SC governor touts lawmakers cooperation in budget vetoes
COLUMBIA, S.C. (AP) — As South Carolina Gov. Henry McMaster makes selective use of his budget veto power, he’s following through on a pledge to cooperate with state lawmakers if they worked with him
McMaster on Wednesday rejected just 28 items worth $41 million from South Carolina’s $9 billion budget.
In his veto message, McMaster said most of the items were requests lawmakers made for certain agencies without saying exactly where the money was going. McMaster said those vetoes follow his long held belief to be as open as possible.
“Millions of dollars are going to some place. It doesn’t say what it is going to be used for or who is going to use it,” McMaster said. “We can’t continue doing that as a matter of routine. Every dollar that comes in to be spent, somebody had to earn that dollar out there.”
McMaster’s most recent predecessors often clashed with the Legislature and used their budget vetoes to challenge their spending priorities. But after winning a full term, McMaster and his staff reached out to key lawmakers and collaborated starting in December and going through last week’s special legislative session that finalized the spending plan.
On the day he issued the vetoes, McMaster took the opportunity to highlight all the places lawmakers agreed with his spending priorities. The state is spending $159 million on teacher raises, $65 million on a new fund to help attract businesses to the state’s poorest school districts and $2 million to add mental counselors to schools.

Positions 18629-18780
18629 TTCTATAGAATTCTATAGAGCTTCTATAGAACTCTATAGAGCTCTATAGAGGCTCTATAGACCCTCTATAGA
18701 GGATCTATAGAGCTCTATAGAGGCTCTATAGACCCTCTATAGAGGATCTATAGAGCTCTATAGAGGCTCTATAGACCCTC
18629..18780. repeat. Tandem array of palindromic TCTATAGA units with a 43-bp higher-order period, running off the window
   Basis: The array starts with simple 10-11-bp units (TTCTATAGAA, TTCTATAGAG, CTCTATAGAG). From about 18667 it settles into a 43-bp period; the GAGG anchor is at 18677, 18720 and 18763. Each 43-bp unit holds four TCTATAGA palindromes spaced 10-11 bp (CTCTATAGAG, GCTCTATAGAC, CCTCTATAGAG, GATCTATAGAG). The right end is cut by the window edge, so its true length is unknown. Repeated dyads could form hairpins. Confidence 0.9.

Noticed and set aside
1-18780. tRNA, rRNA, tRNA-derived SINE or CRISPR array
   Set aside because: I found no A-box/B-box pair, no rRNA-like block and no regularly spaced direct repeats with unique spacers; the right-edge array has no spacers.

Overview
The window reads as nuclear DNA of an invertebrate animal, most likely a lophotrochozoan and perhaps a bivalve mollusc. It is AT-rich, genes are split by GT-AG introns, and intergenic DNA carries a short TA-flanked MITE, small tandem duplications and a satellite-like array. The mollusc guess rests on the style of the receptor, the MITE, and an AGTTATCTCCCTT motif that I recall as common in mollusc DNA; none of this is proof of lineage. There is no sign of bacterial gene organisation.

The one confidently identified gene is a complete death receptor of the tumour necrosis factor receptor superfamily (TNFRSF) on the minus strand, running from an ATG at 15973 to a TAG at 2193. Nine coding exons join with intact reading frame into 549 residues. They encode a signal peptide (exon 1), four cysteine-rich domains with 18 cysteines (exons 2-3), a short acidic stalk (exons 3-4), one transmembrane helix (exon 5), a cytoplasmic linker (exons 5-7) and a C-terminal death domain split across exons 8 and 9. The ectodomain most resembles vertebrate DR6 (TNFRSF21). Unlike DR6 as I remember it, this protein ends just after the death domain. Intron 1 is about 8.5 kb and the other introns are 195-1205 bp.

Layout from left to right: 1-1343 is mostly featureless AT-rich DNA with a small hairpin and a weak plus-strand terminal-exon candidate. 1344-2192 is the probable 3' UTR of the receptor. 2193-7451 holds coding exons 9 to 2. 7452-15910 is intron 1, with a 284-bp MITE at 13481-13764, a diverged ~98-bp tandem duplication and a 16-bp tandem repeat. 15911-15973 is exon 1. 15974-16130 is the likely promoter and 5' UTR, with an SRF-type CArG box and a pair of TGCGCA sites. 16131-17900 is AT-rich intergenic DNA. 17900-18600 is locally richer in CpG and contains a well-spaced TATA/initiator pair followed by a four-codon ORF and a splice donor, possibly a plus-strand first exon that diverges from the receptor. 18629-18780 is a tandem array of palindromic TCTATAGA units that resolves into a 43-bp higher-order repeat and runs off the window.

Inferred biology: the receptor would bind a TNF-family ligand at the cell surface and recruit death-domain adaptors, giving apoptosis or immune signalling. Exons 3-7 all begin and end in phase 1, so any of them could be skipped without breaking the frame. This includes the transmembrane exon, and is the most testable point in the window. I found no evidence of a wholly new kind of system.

Sometimes McMaster didn’t get as much as he would like — the governor wanted to send $200 million back to taxpayers in rebates, while the final budget sends $67 million back in $50 checks to every income tax filer — but as McMaster wrote in his veto letter to lawmakers, it was a “new spirit of communication, cooperation and collaboration.”
“If you’ve ever seen a fistfight, there is no working getting done as the fight is going on,” McMaster told reporters Wednesday.
Lawmakers echoed the Republican governor’s feelings. After the 2019 session ended last week, House Speaker Jay Lucas said his relationship with McMaster was “far superior” than the other three governors he has served with. One was a Democrat and the last two were Republicans.
“Governor McMaster has been an absolute delight to work with,” said Lucas, a Republican from Hartsville.
Lucas suggested last week that the governor’s budget vetoes would be so inconsequential that lawmakers could wait and return when the 2020 session begins in January.
One big veto rejected $11 million for the Judicial Department for a case management system. McMaster said money needs to be spent on a system that can work with all parts of the criminal justice system.
McMaster said there is still work to be done. He repeated a call for the Senate to come back in for a special session to deal with a massive education reform bill passed by the House. Senate leaders said as the 2019 session ended that they may spend the next six months tweaking the bill and getting additional input, then get back to work when the regular session begins in January.
The governor was asked if he told Senate leaders what he wanted.
“Yes sir, in that room,” McMaster said, pointing at his conference room across the hall from his office. “I think they are thinking about it.”
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